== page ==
Greatness can Coexist

Before we move on, my statement on the commercials:

After the dust settles, commercials get a D+ from me. Doritos and Avocados from Mexico, and the Irish Spring turtleneck guy kept this grade out of the shitter, and Budweiser gave me the annual feels with their Clydesdale commercial, but on the whole, boooooo. There were too many cheeky throwback cultural references. Either make me laugh, or wow me with your product (new electric SUV from BMW is cool, but not Super Bowl commercial cool).

Speaking of things that didn’t suck, the halftime show was phenomenal. It doesn’t sit alone in the pantheon of performances at a Super Bowl, but it completed the triumvirate of Three Greatest Super Bowl Halftime Performances…so far:

Show One: Michael squashes beef with In Living Color

The year prior to the King of Pop’s historic show at Super Bowl XXXVII, Fox, who was not televising the game, aired a special episode of “In Living Color” timed with the halftime show. Execs took notice at the lost eyeballs and brought in the ultimate ringer of the day, Michael Jackson, the following Super Bowl. The halftime show had dipped its toe in the pop culture pool with New Kids on the Block and Gloria Estefan in recent years, but this many viewers needed royal pop.

Michael’s entrance into the Rose Bowl was capped by almost 90-seconds of him standing motionless on stage to a roaring ovation before he finally did his thing. Since then, minus a detour to showcase Indian Jones and Tony Bennett in 1995, the show continued to push the bar.

Show Two: Prince in the Rain

If you haven’t watched it, go back, watch, and then you can have an opinion. A 5’2’’ purple-loving guitarist from Minnesota took over 100,000,000 people captive for about 10 minutes back in 2007. On a slippery stage shaped like his own logo, Prince did Prince things. He delivered a handful of songs (including a Foo Fighters cover), braved a torrential rainstorm, and left the halftime world shook. To date, that’s the gold standard for any single performance, and I look forward to the performance that knocks this thing of its mantle.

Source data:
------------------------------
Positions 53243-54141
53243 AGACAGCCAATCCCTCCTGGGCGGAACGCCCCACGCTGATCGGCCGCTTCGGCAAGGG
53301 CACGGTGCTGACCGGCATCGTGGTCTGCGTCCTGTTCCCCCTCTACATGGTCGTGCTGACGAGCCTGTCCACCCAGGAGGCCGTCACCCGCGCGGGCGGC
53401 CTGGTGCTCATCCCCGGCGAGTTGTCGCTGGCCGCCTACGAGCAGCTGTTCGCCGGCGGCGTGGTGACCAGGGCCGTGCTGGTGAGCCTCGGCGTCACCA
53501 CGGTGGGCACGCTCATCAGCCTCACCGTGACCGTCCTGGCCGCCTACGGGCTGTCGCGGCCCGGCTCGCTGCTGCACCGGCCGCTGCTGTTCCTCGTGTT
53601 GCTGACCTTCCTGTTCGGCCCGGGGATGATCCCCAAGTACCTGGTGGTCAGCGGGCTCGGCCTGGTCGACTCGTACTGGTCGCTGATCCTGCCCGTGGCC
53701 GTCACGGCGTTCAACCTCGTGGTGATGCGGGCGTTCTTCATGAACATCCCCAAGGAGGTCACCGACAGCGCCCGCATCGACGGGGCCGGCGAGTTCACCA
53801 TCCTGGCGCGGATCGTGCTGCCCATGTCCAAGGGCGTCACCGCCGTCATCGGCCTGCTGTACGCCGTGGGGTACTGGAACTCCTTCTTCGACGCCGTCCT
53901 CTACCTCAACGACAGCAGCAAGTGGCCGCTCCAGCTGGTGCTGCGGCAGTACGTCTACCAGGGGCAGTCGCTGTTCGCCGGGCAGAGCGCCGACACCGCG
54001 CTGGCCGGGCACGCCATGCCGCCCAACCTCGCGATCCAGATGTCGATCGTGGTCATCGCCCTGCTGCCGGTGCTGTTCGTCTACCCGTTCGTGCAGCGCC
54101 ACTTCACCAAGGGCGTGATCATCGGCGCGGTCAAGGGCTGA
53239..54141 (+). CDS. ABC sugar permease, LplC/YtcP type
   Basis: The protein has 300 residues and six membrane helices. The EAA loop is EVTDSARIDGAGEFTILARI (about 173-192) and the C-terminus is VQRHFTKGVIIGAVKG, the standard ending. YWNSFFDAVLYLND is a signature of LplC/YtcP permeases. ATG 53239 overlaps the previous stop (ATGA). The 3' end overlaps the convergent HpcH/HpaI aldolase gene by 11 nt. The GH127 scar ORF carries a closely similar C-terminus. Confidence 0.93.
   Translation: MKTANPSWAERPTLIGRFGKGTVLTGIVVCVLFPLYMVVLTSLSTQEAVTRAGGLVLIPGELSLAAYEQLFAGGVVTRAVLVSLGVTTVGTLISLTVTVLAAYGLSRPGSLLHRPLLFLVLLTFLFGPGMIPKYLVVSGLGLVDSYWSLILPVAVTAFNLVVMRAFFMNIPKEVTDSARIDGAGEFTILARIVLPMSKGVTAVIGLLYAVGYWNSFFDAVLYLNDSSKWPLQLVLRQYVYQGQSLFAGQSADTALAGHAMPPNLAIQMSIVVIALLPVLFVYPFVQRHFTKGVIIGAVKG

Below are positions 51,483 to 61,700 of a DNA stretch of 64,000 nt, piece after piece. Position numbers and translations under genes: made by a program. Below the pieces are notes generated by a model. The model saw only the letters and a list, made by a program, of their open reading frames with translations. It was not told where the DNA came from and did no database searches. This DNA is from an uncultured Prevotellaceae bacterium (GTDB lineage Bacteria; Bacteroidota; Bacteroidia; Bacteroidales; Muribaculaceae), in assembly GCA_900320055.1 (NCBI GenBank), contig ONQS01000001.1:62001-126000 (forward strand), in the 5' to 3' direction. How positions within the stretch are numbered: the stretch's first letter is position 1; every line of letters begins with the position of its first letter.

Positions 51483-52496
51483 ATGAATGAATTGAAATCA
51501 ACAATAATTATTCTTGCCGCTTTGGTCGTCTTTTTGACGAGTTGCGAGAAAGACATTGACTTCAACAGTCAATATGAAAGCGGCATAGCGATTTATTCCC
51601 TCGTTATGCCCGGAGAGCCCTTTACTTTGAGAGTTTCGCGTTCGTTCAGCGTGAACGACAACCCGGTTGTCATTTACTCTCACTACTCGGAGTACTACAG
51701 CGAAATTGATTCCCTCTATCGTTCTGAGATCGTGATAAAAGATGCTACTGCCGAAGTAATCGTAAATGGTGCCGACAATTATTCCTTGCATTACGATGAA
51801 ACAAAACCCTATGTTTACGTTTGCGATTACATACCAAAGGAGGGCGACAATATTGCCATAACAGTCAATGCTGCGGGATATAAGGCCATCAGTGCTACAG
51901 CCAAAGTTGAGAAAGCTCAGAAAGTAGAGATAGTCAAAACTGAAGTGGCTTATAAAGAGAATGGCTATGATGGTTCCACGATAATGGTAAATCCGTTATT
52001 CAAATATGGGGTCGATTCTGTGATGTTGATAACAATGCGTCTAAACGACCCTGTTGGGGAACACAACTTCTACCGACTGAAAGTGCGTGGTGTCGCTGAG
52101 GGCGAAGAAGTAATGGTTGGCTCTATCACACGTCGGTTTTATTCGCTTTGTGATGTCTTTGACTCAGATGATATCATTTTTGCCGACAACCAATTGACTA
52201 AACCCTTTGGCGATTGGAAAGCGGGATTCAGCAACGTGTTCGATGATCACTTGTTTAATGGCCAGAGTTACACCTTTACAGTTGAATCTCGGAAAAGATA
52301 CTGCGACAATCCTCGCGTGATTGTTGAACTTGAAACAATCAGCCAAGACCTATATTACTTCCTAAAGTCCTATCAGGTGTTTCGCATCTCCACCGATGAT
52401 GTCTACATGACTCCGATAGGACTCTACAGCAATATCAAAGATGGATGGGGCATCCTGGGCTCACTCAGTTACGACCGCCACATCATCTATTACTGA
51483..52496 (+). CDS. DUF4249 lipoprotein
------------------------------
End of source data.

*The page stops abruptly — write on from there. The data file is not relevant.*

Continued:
Legend has it, when the production team called Prince before the show to inform him of the weather situation, Prince simply replied, “can you make it rain harder?” RIP

Show Three: A Different Best Halftime

Everyone’s so quick to crown new GOATs. The world doesn’t spin any faster than before, but because of our 24/7 rat race for attention and clicks, people go straight for hyperbole, “Greatest of All Time” “Best Day Ever” “Worst thing I’ve ever seen” etc. “All-time” is a pretty long time. I’m firm in my statement about Prince delivering the single greatest halftime performance of all time. However, we may just have seen a different best halftime show last night; greatest ensemble performance?

For starters, the performers last night represented a lot of football fans who had to endure one-too-many baby boomer throwback concerts to appease some suits. Snoop and Dre weren’t alone up there, but they had my focus the entire time.

The game was in Los Angeles, and Snoop and Dre are southern California guys; Compton, Long Beach, etc. They came to popularity at a time that suggested their art wasn’t art or didn’t belong. They watched countless other musical genres and performers get their shot. Hell, the Super Bowl even brought back Gloria Estefan and sent Maroon 5 out there.

So 30 years after their first single dropped, to see Snoop and Dre together like a couple of kids with mics honestly brought a tear to my eye.

We’re on Twitter and in the office today battling out for which was better, Prince or last night. Who cares? They were both dope as shit and for different reasons.

Not everything is binary. Greatness can coexist. You know how I know? It was all over the stage last night.



Get the Medium app

A button that says 'Download on the App Store', and if clicked it will lead you to the iOS App store
A button that says 'Get it on, Google Play', and if clicked it will lead you to the Google Play store
Bud Copeland

Bud Copeland

I know what I know, and I know what I don’t. I think.